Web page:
3.) Strengthen Parent Teacher Relationships

These programs provide teachers with training focused on building strong relationships with parents. Two successful programs focused on strengthening the teacher-parent partnership are the Getting Ready intervention and Companion Curriculum. The Getting Ready intervention supports teachers in making home visits and hosting collaborative planning conferences with parents with the goal of improving the parent-child and parent-teacher relationship. The program has been used as a supplement to Early Head Start settings across the country and has been found to produce gains in children’s language use, pre-reading skills, and positive learning behavior in the classroom. The Companion Curriculum is a professional development model for enhancing parent involvement in Head Start that also focuses on the parent-teacher relationship. One part of the model involves establishing family corners in children’s classrooms, where parents can informally engage their children in fun, stimulating activities.

4.) Emphasize the Child’s Health

These types of parent engagement programs are designed to increase parent knowledge about nutrition and healthy eating and facilitate healthier lifestyles. Many of these programs focus on reducing childhood obesity for children under five through home-based interventions. In the last five years, a number of studies of programs implemented in the home context have reported significant positive effects on BMI. These programs include Salud con la FamiliaPediatric Overweight Prevention through Parent Training Program; and Healthy Habits, Healthy Homes. Salud con la Familia is a community-based, culturally tailored childhood obesity intervention that engages Latino parents and their preschool-aged children in skills building to improve familial habits related to nutrition and physical activity. Healthy Habits, Health Homes is a home-based intervention aimed at low-income parents that focuses on improving household routines known to be associated with childhood obesity including frequency of family meals, time watching TV, and removing screen media from bedrooms of young children. This intervention was found to increase children’s sleep duration and reduce children’s TV viewing on weekends and BMI compared to controls.

Thanks to decades of high-quality research, we now know how to improve early childhood programs through targeted and effective parent engagement. This body of research also provides clues for strengthening parental engagement efforts during the early elementary grades and beyond. For example, the research on early childhood parent engagement interventions reveals the importance of developing culturally-tailored and culturally-appropriate interventions and the importance of utilizing interventions that help parents develop their child’s social emotional and physical development as well as their academic performance.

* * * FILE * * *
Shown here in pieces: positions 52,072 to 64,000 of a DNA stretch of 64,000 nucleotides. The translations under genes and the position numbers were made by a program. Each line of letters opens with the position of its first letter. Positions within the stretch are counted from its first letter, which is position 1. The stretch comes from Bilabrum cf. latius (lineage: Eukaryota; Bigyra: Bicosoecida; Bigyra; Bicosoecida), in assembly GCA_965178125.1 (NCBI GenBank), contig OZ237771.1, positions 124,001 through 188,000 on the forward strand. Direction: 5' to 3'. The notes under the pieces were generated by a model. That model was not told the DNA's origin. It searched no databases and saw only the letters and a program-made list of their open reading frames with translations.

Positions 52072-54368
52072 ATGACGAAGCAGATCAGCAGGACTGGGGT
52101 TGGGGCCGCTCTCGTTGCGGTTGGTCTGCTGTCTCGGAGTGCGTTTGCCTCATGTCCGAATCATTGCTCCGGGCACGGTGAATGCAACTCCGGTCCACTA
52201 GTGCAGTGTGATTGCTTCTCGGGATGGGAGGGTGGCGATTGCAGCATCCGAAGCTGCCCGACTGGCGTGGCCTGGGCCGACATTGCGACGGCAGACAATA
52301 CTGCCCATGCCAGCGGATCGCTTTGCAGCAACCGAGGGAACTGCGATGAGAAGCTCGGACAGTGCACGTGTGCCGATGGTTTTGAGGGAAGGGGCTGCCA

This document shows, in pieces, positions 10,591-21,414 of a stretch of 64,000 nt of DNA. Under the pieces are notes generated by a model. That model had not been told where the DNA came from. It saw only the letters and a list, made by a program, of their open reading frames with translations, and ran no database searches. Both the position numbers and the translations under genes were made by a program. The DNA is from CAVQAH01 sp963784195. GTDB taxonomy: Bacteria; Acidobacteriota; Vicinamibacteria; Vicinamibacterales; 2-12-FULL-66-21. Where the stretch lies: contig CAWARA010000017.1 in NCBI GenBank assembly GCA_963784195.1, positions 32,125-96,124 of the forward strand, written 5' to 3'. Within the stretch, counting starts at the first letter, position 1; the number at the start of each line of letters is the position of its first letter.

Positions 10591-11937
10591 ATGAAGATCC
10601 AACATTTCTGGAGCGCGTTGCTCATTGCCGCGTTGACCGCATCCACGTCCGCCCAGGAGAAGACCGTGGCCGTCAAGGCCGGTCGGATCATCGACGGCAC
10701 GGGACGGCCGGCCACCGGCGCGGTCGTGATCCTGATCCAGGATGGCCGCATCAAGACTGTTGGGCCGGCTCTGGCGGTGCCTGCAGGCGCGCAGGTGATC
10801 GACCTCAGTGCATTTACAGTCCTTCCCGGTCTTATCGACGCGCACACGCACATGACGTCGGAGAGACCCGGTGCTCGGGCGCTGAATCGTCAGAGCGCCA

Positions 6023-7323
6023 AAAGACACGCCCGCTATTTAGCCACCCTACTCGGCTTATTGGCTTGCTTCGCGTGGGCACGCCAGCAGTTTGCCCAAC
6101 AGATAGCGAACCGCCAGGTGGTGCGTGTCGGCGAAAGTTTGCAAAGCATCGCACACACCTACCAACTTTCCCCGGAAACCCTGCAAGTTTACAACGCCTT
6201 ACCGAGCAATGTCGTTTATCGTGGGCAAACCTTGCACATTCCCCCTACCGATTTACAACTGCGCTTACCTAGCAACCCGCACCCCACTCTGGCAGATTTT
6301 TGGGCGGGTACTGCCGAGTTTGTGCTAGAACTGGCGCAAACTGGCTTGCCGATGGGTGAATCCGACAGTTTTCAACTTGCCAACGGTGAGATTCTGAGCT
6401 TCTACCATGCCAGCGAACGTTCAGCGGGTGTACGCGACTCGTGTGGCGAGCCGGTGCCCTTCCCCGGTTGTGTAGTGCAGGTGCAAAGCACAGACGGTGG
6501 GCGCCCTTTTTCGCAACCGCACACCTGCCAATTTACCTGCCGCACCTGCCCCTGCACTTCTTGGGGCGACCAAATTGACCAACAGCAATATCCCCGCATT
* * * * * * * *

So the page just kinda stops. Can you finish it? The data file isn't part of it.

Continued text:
Four Things You Should Know About the ADA on its 27th Anniversary

Twenty seven years ago today, the first comprehensive civil rights act for individuals with disabilities was signed into law. The vote yesterday to move forward on debate for the “Obamacare” repeal has created a strange anniversary for the Americans with Disabilities Act (ADA). Now with the possible repeal of Obamacare and massive cuts to Medicaid looming, the legacy of progress for individuals with disabilities is threatened. On the anniversary of this groundbreaking bill, here are four things you should know about the ADA:

President Bush signs the Americans with Disabilities Act into law. Wikimedia.

1. Like other civil rights bills, the ADA didn’t work as intended right away and was only the first step in a long process to advance civil rights for individuals with disabilities. 

Twenty seven years ago, former Senator Tom Harkin, the chief sponsor of the Americans with Disabilities Act, proclaimed: “The ADA is indeed the 20th century emancipation proclamation for all Americans with disabilities.” He likely wasn’t aware of how unfortunately prophetic those words would become.